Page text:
Does your Mac freeze regularly? Do you see the same pop-up window complaining about running out of memory and asking you to quit some apps? Here’s how to fix the problem and reduce the chances of it happening again.
Use the Force Quit option to end running apps
macOS only displays the Force Quit Applications window when memory is completely exhausted, including both physical memory and virtual memory on your boot drive.
If you see this window, you need to force quit non-critical applications to stabilize your system. Apps you don’t use or running in the background that you forgot should be the first to go. Your system should be responsive again after removing some apps.
In the window, you’ll see app names listed next to the amount of RAM currently in use. Click on an app and then “Force Quit” to quit it, but note that no data will be saved. If you’re working on a document in an app and force quit it, expect to lose work.
Sometimes the system gets stuck on this window when trying to exit apps or resume from the problem state. You can wait minutes for things to get back to normal.
If you have unsaved work on the line, you’ll have to wait. Otherwise, you may want to restart your Mac by holding down the power button until the device turns off. Then start it again.
TIED TOGETHER: How to restart your Mac
Restart your Mac for a quick fix
Even if you get macOS back to a usable state using the method above, there’s a good chance you’ll see the window again soon. Make sure you save whatever you’re working on, then restart your Mac with the Apple logo in the top-left corner of the screen. This will free up as much memory as possible.
Consider unchecking the “Reopen window on re-login” check box and only opening business-critical applications in the future.
You can save physical and virtual memory by not loading unnecessary apps when you boot your computer. It’s easy to see your startup items by going to System Preferences (System Preferences) > User Groups > Login Items. Here you can remove apps from the launch list by highlighting the app and clicking the minus (-) button.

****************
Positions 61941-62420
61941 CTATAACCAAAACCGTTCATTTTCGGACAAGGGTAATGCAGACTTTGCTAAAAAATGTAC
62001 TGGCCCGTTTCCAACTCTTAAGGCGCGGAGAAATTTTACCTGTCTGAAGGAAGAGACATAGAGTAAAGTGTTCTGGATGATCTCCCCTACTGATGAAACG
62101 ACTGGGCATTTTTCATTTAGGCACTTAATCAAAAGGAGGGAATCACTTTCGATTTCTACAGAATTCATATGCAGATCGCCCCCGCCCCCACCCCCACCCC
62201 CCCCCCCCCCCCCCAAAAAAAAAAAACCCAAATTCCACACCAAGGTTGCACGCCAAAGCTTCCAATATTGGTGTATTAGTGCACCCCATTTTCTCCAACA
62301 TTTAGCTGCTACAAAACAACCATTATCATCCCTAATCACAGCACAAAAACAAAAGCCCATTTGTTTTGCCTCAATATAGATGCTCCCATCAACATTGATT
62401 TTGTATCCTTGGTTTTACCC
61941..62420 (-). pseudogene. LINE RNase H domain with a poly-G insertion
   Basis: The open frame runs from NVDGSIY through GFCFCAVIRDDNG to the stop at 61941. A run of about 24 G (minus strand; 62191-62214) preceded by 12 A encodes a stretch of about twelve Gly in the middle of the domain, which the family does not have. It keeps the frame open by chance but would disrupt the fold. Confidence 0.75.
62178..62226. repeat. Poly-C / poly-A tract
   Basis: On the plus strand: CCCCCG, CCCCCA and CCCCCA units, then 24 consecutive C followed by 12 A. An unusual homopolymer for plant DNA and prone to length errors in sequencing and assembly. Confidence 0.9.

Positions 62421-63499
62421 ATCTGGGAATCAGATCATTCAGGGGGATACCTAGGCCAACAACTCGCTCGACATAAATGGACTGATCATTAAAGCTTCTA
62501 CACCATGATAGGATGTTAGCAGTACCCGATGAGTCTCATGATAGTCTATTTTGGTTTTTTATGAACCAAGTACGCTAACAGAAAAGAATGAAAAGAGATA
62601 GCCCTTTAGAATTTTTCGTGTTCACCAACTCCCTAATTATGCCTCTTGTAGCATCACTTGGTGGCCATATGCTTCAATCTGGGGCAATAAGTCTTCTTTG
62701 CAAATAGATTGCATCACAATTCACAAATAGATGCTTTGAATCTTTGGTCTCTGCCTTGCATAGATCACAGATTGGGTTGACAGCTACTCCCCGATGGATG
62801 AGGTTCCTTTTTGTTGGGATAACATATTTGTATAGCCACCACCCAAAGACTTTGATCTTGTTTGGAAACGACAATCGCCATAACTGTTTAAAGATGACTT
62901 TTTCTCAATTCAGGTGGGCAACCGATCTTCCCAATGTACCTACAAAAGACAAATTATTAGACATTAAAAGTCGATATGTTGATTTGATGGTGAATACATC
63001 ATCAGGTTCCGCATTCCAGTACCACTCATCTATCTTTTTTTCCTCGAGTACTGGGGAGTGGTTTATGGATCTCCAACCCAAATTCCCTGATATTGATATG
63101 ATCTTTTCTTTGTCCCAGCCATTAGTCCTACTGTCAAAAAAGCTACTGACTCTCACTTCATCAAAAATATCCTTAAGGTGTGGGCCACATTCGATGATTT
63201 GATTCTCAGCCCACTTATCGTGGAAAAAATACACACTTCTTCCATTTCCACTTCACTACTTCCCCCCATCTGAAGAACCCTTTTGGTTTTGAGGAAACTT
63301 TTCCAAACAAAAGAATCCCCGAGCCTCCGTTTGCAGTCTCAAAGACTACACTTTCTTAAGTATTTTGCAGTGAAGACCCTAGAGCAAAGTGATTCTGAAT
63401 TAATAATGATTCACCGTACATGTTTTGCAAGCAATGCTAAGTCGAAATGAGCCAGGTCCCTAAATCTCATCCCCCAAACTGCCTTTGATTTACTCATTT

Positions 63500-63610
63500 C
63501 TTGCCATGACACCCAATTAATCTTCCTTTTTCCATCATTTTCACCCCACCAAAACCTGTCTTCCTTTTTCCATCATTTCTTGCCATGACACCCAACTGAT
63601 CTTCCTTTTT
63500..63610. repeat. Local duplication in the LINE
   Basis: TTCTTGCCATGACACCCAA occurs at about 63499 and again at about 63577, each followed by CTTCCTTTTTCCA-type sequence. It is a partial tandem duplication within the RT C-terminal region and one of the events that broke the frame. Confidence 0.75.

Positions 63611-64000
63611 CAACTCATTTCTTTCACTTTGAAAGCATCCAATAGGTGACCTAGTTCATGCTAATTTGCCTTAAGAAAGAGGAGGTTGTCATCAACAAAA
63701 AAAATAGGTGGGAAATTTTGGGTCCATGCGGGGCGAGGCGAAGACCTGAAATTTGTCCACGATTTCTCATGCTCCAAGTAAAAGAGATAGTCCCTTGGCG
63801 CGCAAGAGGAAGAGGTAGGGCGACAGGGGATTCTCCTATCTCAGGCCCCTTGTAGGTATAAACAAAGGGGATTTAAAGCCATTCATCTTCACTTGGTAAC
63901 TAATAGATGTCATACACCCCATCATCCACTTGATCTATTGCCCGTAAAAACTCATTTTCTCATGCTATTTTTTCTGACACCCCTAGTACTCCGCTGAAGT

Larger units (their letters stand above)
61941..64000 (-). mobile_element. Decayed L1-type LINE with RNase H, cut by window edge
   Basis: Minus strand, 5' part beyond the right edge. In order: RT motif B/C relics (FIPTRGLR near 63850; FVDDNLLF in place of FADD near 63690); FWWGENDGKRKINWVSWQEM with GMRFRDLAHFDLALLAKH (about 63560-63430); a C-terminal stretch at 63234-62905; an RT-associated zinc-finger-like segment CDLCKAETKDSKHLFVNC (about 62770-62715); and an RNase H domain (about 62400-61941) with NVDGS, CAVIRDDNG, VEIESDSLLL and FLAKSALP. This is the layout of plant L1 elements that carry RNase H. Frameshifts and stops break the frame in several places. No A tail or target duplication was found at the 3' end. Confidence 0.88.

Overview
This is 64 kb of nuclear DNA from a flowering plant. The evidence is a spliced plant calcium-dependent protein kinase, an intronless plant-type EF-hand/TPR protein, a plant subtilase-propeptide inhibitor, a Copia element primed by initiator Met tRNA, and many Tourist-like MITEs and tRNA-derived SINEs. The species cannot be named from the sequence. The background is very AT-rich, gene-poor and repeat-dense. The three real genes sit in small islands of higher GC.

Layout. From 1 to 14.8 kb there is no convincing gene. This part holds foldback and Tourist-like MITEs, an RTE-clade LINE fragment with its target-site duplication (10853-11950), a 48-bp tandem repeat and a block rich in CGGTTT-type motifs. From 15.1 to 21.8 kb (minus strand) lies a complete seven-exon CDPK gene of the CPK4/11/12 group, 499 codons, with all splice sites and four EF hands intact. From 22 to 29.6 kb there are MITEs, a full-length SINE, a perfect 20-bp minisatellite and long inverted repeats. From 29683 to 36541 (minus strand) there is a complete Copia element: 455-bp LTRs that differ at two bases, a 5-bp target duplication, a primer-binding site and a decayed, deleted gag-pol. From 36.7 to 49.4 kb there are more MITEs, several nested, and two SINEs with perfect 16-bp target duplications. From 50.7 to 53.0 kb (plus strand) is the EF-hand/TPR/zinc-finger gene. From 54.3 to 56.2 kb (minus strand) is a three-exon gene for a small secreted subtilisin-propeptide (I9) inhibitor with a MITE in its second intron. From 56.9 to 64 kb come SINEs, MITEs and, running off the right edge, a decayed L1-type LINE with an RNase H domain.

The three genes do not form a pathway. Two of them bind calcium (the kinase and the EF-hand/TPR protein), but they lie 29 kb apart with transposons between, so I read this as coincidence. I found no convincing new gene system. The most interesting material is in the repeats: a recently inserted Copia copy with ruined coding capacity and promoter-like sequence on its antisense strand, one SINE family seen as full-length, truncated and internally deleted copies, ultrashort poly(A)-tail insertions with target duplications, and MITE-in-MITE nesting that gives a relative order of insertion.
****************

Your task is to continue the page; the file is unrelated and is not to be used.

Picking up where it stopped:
Free up disk space to prevent the error from occurring again
macOS can manage physical random access memory (RAM), provided there is space to swap things in and out. The system takes things from physical memory and puts them in virtual memory when needed.
You can get a good idea of this process by opening Activity Monitor and clicking on the Storage tab. At the bottom of the tab, you can see your total “Physical Memory” (how much RAM your laptop has) and “Memory Used” total (how much RAM is currently in use).
You will also see “cache files” listed, which are files that are commonly used by the operating system and are swapped in and out of physical memory. Swap Used refers to the amount of space used to swap files in and out of RAM.
If you’re running out of disk space (or running out of disk space), your system won’t have room to store cached files, and there won’t be room to swap them in and out. This is one of the reasons why you see a window asking you to free up memory by quitting applications.
You can avoid this by preserving free disk space on your Mac.
Apple doesn’t specify how much free disk space your Mac needs to function normally, but if you see this error frequently, there’s a good chance you don’t meet the criteria.
As a general rule, we recommend aiming for around 10% of your total disk space. There are many ways to free up space on your Mac, such as: B. emptying your Downloads folder, deleting apps you never use, or automatically emptying the Trash.
You can also move files on your hard drive to another drive, e.g. B. a USB stick, a hard drive or a specially designed drive that is located in the SD card reader of your MacBook Pro.
Avoid doing too much at once